Medicaid Expansion Gains Momentum at Legislature

By Beacon Staff

HELENA – The proposal to expand Medicaid to the working poor gained momentum on Wednesday in the Legislature after some Republicans bucked party leaders who were trying to block the idea.

The Montana Senate endorsed Senate Bill 395 with a 26-24 vote after five Republicans joined the chamber’s 21 Democrats in supporting it. The surprising turn of events came a week after a Republican-led committee rejected the move.

Since then, the Montana Chamber of Commerce, a conservative-leaning business lobby important to some Republicans, has endorsed Medicaid expansion as long as it includes reforms to the system.

Gov. Steve Bullock has continued to use the bully pulpit to highlight support across the state.

Supporters argued that the program takes advantage of money from the federal health care overhaul to provide coverage to as many as 70,000 Montanans who earn less than 138 percent of the poverty level. That is equivalent to about $15,000 for a single person.

State Sen. Dave Wanzenried, D-Missoula, said his bill provides needed help to people who are “one medical checkup away from being bankrupt.”

Conservative Republican Senate leaders opposed the plan, saying the state could eventually be on the hook for a big bill if federal money dries up. They estimate Montana could be paying more than a $100 million per two-year budget cycle by 2020.

Senate President Jeff Essmann of Billings and Senate Majority leader Art Wittich, a Bozeman lawyer, held a midday meeting to lobby their caucus against the bill. Wittich cautioned lawmakers on the floor they had better be prepared to “own your vote.”

But the caucus splintered.

Some Republicans said they would not follow leaders they argued were engaging in gamesmanship.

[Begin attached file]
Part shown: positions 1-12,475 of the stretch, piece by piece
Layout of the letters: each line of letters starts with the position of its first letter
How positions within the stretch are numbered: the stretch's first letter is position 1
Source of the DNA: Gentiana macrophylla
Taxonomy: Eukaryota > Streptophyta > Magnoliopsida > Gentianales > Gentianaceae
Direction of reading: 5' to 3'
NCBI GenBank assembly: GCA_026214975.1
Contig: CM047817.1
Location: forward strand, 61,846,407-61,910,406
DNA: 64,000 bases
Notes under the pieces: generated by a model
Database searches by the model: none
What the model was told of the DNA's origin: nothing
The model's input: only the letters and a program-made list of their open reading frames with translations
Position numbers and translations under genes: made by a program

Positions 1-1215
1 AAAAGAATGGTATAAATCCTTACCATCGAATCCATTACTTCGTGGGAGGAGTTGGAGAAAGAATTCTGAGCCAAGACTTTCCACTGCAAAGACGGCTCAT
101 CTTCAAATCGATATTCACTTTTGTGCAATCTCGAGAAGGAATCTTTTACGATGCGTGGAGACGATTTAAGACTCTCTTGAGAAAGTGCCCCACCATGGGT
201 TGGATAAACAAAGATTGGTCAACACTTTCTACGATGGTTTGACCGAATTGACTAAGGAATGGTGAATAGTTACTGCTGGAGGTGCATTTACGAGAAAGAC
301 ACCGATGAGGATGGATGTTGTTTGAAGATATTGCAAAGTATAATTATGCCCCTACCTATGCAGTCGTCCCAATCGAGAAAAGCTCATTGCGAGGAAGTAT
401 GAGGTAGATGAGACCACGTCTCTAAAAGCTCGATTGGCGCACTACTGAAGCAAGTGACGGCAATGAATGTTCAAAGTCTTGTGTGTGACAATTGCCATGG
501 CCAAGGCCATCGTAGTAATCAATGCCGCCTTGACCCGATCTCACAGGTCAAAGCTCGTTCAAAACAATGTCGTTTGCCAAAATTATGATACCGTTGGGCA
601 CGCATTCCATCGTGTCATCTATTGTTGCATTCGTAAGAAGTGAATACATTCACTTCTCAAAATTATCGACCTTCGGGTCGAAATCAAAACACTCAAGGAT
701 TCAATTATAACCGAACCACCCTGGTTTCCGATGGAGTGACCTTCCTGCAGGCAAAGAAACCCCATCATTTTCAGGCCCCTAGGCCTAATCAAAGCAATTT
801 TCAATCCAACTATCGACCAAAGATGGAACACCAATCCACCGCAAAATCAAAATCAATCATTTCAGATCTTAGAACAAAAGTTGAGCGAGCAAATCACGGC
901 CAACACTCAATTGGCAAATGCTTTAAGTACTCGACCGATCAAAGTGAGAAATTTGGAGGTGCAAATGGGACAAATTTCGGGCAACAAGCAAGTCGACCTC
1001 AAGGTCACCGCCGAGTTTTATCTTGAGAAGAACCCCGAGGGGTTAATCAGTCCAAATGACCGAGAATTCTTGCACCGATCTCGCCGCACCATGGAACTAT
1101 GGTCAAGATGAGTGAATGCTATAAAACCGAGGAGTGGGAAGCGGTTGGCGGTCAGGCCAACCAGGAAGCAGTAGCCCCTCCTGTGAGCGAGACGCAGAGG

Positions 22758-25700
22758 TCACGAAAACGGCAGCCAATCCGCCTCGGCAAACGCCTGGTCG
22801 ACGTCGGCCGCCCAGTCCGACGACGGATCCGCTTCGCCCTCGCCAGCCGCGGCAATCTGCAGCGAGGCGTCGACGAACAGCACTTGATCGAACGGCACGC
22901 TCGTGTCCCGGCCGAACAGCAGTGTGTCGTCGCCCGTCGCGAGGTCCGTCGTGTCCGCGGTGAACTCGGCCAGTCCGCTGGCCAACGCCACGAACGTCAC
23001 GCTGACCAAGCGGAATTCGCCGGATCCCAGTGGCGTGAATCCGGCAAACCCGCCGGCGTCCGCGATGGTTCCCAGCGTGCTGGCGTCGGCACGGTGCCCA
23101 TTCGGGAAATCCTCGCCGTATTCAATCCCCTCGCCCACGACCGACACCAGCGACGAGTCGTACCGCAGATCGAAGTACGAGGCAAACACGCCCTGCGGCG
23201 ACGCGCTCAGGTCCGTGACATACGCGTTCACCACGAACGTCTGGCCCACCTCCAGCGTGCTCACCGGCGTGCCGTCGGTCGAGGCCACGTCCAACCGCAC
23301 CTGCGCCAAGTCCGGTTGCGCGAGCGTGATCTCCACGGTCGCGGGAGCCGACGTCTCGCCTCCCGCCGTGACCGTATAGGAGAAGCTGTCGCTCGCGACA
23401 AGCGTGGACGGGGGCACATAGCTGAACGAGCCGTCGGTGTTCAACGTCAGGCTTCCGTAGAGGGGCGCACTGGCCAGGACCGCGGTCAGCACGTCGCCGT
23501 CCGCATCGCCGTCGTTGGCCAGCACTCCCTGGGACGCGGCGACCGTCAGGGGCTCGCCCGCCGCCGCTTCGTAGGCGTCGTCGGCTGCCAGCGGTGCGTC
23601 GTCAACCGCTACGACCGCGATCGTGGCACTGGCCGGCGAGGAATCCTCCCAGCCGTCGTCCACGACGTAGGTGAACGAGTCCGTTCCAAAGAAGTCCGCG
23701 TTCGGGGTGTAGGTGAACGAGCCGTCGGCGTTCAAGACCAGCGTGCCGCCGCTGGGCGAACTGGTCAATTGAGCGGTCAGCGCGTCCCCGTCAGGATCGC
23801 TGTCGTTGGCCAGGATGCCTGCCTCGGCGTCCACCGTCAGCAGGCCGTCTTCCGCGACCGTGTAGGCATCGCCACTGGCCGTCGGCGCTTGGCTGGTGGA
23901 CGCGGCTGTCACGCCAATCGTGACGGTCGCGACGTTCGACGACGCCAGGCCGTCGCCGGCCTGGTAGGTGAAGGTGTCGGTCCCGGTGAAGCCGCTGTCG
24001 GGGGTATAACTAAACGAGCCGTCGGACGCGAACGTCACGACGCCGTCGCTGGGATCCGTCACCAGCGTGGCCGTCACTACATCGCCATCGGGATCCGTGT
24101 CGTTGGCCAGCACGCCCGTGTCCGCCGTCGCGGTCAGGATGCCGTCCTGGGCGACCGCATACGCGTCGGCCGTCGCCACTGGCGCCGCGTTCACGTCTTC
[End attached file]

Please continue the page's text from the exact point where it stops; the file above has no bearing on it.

Sen. Llew Jones, a Conrad businessman, said he was not afraid of political attacks on the matter — a stab at GOP architects of attack mailers. The divisive political strategy continued to drive a wedge in the GOP caucus.

“I am going to take this vote and let the postcards come,” Jones said, challenging Republican Senate leaders.

Several of the Republicans who backed the plan said they want changes to be made in the House, perhaps even a smaller expansion of Medicaid and more reforms. They argued the bill needs to move forward so it can clear a Friday procedural deadline.

State Sen. Taylor Brown, a Huntley Republican who runs a rural Montana radio network, said he wants the bill to survive so a bipartisan “Montana-made solution” can be found. He said constituents want something done.

“They don’t want us to just say no,” Brown said.

Bullock, in a statement, thanked the supporters who acted despite “threats from dark money political groups.”

“I applaud these statesmen and women for their courage,” the governor said.

Support for the program has come from hospitals, medical organizations, business leaders and others. They argue that the influx of federal money will boost the state economy and reduce costs for consumers who are paying more to help cover the unpaid medical bills of the uninsured.

During hearings, opposition has been comparatively small.

The House rejected a move Tuesday to force a vote on a similar plan that’s locked up in a committee. The procedural motion failed to get the necessary 60 votes from among the 100 House members.

Medicaid expansion supporters, however, were able to garner support from a simple majority, when 52 representatives backed the idea — a potentially significant number if the Senate bill hits the chamber.

“Almost every sector of our society has stood up and said we think the expansion of Medicaid is the right thing to do,” said House Democratic Leader Chuck Hunter of Helena.

House Republican leaders did pass a stripped down bill that they argue could be used to tackle the problem without federal money. They said those ideas would be developed later.

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